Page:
The Apostle Paul could not but recall the feelings of extreme depression with which he first began his missionary work at Corinth, after his unsuccessful visit to Athens. The very firmness and bold confidence which now animated him, the assurance which he felt of victory over the opponents of truth, must have reminded him by contrast of the anxiety and self-distrust (1Corinthians 2:1 - 3) which weighed him down at his first intercourse with the Corinthians, and which needed a miraculous vision (Acts 18:9) for its removal.
How could he allow discouragement to overcome his spirit, when he remembered the fruits borne by labors which had begun in so much sadness and timidity? It was surely something that hundreds of believers now called on the name of the Lord Jesus, who, when he first came among them, had worshipped nothing but the deification of their own lusts. Painful no doubt it was to find that their conversion had been so incomplete, that the pollutions of heathenism still defiled those who had once washed away the stains (1Corinthians 6:11) of sin, yet the majority of the church at Corinth had repented of their offences.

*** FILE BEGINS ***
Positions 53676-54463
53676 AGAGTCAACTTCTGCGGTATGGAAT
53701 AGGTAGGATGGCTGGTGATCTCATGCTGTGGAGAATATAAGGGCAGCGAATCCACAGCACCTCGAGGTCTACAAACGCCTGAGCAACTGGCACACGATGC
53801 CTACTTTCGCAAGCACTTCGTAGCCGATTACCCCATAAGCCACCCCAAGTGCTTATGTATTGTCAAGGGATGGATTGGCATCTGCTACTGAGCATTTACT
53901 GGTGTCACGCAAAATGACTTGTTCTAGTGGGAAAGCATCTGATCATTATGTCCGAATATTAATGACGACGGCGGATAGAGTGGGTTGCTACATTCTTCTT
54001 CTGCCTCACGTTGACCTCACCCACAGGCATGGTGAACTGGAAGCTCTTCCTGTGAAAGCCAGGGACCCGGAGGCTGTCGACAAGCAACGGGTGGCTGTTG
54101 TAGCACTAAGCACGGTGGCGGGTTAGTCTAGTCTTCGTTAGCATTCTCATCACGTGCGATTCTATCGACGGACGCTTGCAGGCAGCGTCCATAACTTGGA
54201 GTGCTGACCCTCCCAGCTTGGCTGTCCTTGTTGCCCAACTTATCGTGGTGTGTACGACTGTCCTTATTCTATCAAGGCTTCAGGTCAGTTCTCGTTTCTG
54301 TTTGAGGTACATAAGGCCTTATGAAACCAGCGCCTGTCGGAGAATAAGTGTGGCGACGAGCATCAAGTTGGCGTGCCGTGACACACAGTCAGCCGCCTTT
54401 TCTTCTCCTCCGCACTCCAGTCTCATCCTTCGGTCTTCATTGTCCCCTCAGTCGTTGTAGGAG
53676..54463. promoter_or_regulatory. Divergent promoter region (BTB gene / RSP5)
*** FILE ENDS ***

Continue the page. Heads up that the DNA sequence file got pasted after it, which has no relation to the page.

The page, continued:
There were some, even in this erring church at Corinth, on whom Apostle Paul could think with unmingled satisfaction. They were those who walked in the Spirit, and did not fulfil the lust of the flesh, and who were created anew in Christ Jesus. Such were Erastus the treasurer, and Stephanas, the firstfruits of Achaia, and Fortunatus and Achaicus, who had lately traveled to Ephesus on the errand of their brethren.
Paul could take joy in Gaius, who was even now preparing to welcome beneath his hospitable roof the Apostle who had thrown open to himself the door of entrance into the Church of Christ. When Paul thought of "them that were such," and of the many others "who worked with them and labored," (1Corinthians 16:16) as he threaded the crowded streets of Corinth on his way to the house of Gaius, doubtless he "thanked God and took courage."
A time for judgment